Germany has been offering programs for people who want to leave the neo-Nazi scene for years. Now, in a bid to combat the threat of Islamist terrorism, authorities are setting up a telephone hotline for those keen to give up jihad.
Could it be that Islamists just need a helping hand to turn their back on extremism? That, at least, is what Germany is hoping -- and has set up a new program to facilitate the process.
Germany's domestic intelligence agency, the Federal Office for the Protection of the Constitution, will launch the so-called exit program at the end of June, agency chief Heinz Fromm announced Monday, speaking at the presentation of the service's annual report for 2009 in Berlin. The agency is to set up a telephone hotline that militant Islamists can call if they want to leave radical Islamist groups. Multilingual specialists will be available to give potential quitters advice in Turkish or Arabic, as well as German, Fromm said, without giving further details of the program.
Interior Minister Thomas de Maizière described the scheme as a "valuable preventative effort." Fromm however warned against overly high expectations for the scheme. "We'll have to wait and see if it gets a big response," he said. The agency's programs for neo-Nazis wanting to quit their milieu, which have been running for several years, have only met with moderate success.
'Feelings of Insecurity'
According to the intelligence agency's findings, the number of members and supporters of radical Islamist groups in Germany increased in 2009 by around 5 percent compared to the previous year. Germany now has 29 Islamist organizations with an estimated 36,000 members, the largest of which is the Turkish association Milli Görüs, described by the Office for the Protection of the Constitution as "anti-democratic."
Fromm and de Maizière warned of an ongoing threat to Germany from Islamist terrorism. In 2009, the Office for the Protection of the Constitution registered an "unprecedented" series of Islamist propaganda messages directed at Germany, warning of attacks against German targets if the country did not withdraw its troops from Afghanistan. The messages were intended to influence the outcome of the September 2009 general election. The promised attacks did not, however, materialize. There have been seven serious attempts to carry out Islamist terror attacks in Germany since 2000, according to the agency.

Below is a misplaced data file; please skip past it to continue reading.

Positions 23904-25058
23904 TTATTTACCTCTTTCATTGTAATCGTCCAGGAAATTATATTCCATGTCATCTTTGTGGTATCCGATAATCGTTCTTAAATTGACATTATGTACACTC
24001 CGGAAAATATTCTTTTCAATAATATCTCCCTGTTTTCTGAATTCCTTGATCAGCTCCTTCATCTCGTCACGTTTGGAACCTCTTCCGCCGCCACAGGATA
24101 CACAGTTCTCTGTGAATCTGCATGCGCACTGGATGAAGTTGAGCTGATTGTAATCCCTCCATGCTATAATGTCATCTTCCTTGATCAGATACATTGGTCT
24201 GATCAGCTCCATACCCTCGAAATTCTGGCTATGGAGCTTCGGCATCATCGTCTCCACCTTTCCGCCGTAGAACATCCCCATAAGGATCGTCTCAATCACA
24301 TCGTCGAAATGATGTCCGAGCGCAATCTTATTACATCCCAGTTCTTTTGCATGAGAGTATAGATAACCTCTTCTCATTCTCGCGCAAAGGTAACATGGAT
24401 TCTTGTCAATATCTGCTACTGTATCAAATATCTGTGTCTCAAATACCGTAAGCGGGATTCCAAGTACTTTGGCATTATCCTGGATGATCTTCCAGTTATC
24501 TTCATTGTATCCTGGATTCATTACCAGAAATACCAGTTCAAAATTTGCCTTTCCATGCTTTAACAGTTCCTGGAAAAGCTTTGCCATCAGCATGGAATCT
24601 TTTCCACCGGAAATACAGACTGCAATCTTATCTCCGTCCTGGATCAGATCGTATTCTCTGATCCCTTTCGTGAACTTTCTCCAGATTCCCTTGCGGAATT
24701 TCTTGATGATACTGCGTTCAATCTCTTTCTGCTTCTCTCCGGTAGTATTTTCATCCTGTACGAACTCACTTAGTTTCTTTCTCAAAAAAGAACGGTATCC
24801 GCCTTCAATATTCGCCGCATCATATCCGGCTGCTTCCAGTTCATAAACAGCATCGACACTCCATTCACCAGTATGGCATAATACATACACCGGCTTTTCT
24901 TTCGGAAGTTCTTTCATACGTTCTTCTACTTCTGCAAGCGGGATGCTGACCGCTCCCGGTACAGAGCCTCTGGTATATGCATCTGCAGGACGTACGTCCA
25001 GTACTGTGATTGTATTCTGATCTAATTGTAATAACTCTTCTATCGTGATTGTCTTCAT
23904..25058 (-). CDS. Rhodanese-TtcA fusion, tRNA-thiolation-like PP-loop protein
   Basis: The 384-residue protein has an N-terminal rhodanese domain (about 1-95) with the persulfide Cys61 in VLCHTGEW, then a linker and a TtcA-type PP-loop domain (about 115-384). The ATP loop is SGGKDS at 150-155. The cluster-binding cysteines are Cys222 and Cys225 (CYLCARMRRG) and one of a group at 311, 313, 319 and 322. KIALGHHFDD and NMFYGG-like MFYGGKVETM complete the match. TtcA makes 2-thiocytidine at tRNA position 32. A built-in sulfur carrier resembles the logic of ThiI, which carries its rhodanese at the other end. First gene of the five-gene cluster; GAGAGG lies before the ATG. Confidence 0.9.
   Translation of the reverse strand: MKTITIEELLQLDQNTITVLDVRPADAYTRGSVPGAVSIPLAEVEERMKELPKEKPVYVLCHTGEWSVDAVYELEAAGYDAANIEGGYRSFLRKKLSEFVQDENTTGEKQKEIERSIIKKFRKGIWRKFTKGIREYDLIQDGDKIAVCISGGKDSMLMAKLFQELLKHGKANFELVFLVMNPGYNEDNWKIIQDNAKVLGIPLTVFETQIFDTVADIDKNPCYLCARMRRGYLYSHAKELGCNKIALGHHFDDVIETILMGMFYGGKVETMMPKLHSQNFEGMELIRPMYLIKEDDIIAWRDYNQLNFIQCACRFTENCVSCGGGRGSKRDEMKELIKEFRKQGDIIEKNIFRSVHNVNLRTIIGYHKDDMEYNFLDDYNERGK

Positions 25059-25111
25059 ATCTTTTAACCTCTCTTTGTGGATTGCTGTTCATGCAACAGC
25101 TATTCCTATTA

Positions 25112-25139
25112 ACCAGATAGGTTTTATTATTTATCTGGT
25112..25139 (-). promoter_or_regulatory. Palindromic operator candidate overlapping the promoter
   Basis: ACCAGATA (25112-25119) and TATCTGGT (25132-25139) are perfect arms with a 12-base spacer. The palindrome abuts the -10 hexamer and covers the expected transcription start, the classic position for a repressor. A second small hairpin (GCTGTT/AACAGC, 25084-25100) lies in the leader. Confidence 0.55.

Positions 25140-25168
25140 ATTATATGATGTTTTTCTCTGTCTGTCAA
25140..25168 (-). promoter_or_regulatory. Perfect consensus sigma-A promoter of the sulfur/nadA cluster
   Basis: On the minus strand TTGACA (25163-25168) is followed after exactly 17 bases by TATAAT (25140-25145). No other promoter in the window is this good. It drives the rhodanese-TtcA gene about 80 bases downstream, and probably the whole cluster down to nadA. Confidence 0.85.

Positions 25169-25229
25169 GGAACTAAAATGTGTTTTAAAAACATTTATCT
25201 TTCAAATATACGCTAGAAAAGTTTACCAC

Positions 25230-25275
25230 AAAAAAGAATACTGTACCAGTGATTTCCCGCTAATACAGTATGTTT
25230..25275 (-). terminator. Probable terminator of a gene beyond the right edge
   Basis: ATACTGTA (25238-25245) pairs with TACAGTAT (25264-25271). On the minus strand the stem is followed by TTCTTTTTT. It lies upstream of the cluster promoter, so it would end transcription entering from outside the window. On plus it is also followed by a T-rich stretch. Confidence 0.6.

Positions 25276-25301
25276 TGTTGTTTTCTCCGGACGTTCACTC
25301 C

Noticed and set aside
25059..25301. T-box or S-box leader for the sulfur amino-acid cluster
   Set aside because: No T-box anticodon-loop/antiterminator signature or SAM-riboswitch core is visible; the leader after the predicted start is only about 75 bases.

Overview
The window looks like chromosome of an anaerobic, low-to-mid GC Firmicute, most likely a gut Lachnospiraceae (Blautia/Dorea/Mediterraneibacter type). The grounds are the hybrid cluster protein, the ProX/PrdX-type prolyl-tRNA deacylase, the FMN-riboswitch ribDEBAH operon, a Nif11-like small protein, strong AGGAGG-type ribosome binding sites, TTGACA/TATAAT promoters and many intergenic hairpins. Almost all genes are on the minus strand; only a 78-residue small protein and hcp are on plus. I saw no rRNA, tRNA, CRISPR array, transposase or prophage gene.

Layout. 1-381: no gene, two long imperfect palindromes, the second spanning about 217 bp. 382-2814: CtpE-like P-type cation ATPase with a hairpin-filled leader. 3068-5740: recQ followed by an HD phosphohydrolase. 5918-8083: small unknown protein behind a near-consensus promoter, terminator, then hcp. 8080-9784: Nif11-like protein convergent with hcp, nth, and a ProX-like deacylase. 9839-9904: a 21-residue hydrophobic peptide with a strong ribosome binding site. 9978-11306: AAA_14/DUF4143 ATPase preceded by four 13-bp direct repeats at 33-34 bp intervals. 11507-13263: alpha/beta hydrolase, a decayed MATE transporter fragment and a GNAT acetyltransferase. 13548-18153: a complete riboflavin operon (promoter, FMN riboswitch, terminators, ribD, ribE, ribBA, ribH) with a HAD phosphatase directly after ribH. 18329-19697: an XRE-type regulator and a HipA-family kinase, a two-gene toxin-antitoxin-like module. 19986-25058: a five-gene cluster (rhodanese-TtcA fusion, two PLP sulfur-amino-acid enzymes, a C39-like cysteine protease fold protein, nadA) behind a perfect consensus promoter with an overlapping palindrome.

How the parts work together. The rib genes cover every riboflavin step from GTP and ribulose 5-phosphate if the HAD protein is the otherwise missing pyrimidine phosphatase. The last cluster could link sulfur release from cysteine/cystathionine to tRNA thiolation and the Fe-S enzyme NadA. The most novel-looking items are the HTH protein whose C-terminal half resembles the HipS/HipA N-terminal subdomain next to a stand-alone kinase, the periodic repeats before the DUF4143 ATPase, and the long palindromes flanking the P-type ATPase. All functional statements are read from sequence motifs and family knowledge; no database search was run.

So-called "homegrown" terrorism poses a particular threat in Germany. The members of radical Islamist groups include young Germans who have converted to Islam, a phenomenon de Maizière attributed to "situations of loss and insecurity" during puberty. "Feelings of inferiority" make young people vulnerable to being inducted into the radical Islamist scene, he said.
Violence from Both Sides
The agency also recorded a sharp rise in acts of violence motivated by left-wing extremism in 2009, which rose by more than 50 percent to over 1,100. The number of arson attacks increased from 62 in 2008 to 113 in 2009. Arson attacks on cars in cities such as Berlin and Hamburg have been the focus of much media attention in the last couple of years. Fromm played down the threat of terrorist acts by left-wing extremists, however. Although some people in the far-left scene play with "the idea of attempting something like that, (those ideas) are not currently finding support," Fromm said.
There was a small drop in acts of right-wing violence in 2009, down to 891 acts from 1,042 in 2008. De Maizière stressed that, despite the fall, the threat of far-right violence should not be "neglected."
dgs - with wire reports
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